Broadcast radio stations and locally targeted ads reportedly planned for iTunes Radio

iTunes Radio (teaser, iPod touch, iPad, MacBook Air, Apple TV)

According to The Information, a technology blog run by the former Wall Street Journal star reporter Jessica Lessin, Apple is about to bring broadcast radio stations to its iTunes Radio service and permit advertisers to target listeners with greater granularity than before.

These latest strides, said to materialize later this year, are believed to be aimed squarely at the likes of Pandora as Apple moves to make its service more competitive versus established Internet radio offerings…

From The Information report, behind a paywall.

In a move that strikes at the heart of Pandora’s advertising business, iTunes Radio is expected to enable locally targeted advertising later this year, according to ad buyers who have spoken to Apple.

Apple may begin promoting iTunes with “house ads” on its iAd mobile advertising network, an unusual move for the company.

Author Amir Efrati adds that the iPhone maker will be adding broadcast radio stations as it seeks to increase the volume of iTunes Radio content available to listeners.

The company is reportedly working with such broadcasters as Cumulus Media and is said to start promoting non-music content through its own iAd network.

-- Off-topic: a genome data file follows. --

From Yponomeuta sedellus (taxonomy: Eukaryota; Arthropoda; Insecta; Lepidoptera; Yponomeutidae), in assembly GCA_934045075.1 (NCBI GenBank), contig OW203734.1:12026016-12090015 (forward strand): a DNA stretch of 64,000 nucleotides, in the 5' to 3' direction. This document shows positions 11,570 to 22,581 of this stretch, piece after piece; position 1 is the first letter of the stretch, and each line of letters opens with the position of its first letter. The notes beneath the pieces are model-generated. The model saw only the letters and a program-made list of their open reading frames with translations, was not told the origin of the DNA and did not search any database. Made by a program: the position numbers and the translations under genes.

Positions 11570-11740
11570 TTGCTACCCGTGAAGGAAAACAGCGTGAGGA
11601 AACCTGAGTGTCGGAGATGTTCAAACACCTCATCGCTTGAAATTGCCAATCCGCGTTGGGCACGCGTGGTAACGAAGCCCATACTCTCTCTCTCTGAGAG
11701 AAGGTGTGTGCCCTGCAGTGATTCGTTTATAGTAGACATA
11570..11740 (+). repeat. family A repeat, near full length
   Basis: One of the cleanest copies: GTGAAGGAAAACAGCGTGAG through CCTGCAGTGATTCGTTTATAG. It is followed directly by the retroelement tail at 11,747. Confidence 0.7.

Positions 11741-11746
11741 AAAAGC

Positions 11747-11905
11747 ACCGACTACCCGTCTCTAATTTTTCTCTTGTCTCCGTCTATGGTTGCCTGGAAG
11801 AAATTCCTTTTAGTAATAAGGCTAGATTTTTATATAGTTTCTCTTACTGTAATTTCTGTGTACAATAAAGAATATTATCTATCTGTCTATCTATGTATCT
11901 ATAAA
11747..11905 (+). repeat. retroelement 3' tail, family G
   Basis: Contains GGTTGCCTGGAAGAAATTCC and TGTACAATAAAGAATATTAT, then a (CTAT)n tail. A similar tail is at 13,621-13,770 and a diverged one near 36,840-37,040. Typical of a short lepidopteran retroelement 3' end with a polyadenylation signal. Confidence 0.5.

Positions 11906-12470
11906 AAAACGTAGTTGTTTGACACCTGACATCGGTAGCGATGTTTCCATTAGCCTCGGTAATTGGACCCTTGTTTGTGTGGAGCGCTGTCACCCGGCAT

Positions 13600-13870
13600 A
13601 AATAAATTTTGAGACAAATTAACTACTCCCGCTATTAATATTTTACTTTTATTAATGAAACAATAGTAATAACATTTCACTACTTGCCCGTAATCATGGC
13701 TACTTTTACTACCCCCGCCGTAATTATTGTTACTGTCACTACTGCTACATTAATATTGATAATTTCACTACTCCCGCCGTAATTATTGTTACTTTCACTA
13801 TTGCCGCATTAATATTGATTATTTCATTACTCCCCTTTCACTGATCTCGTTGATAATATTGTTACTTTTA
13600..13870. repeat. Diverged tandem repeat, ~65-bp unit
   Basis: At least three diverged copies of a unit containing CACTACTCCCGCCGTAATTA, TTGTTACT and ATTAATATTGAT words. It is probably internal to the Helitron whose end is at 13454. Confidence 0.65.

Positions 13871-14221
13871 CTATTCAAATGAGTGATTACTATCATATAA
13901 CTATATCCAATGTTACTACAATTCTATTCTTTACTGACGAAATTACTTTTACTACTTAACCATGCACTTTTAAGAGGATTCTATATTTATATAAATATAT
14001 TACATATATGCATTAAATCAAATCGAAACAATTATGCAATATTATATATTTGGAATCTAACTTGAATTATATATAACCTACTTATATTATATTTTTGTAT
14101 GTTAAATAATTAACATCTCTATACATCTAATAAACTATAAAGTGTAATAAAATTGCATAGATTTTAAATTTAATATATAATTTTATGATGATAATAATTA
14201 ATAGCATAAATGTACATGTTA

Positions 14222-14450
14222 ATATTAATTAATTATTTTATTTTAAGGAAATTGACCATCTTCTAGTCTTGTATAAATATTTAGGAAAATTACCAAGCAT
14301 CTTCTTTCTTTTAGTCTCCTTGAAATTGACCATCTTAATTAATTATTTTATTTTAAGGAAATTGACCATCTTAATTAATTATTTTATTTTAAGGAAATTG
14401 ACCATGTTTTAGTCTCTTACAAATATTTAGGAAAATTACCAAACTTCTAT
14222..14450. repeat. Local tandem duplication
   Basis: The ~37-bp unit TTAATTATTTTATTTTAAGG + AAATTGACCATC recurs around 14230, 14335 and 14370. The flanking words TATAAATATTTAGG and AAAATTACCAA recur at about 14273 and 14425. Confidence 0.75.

I’m all for it.

iTunes Radio (three-up, iPhone 5)

Apple needs to differentiate iTunes Radio, which now claims 40 million active listeners, from the rest of the pack. It could certainly add more value to it by turning the service into a digital replica of the good ol’ radio.

I want to be able to enjoy premium programming and news on iTunes Radio, rather than just listen to randomly rotating songs.

A report earlier this week alleged that iTunes Radio is about to add 42 local NPR stations like New York Public Radio and San Francisco’s KQED. By the way, NPR started streaming its news channels on iTunes Radio back in March, becoming the first non-music channel on the service.

Even more importantly, iTunes Radio is said to soon start streaming content from ESPN, including the World Cup stream.

The latter should become one of the service’s primary points of differentiation: you really can’t listen to the World Cup on Pandora or on other competing services.

Which brings me to my question of the day: are you among the 40 million people who tune in to iTunes Radio on a regular basis?

I get all of my music from Spotify. That being said, whenever I’m in a need of exposing myself to some new music, I use iTunes Radio because it’s seamlessly integrated and “just works.”